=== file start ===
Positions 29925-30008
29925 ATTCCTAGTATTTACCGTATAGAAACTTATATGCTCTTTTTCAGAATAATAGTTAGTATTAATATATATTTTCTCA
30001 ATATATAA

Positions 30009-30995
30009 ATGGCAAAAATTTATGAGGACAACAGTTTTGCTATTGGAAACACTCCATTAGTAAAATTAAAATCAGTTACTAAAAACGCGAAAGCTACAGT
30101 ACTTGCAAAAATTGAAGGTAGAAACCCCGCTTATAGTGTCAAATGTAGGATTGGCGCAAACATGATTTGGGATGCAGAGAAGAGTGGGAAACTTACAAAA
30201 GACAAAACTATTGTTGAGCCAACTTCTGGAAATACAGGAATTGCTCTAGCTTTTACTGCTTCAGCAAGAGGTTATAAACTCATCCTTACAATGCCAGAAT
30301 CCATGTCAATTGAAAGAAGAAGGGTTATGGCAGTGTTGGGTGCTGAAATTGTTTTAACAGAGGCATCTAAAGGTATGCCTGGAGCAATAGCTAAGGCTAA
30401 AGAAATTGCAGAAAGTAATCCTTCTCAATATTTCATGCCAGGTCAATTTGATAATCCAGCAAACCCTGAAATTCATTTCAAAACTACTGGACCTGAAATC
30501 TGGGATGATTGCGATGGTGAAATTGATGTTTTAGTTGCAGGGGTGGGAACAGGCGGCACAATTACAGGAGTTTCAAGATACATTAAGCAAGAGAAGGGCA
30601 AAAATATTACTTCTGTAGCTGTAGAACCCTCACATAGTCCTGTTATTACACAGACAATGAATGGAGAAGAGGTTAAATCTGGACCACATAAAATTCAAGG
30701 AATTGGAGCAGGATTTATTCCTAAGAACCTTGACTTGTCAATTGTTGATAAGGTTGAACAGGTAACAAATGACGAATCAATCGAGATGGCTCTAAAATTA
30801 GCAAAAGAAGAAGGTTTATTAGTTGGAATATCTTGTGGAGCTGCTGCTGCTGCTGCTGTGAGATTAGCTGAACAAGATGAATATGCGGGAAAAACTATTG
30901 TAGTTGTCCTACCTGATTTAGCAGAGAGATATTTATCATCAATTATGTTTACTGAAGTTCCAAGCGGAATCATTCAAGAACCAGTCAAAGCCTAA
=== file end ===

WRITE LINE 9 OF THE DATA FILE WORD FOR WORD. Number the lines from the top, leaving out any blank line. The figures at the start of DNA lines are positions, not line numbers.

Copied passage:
30401 AGAAATTGCAGAAAGTAATCCTTCTCAATATTTCATGCCAGGTCAATTTGATAATCCAGCAAACCCTGAAATTCATTTCAAAACTACTGGACCTGAAATC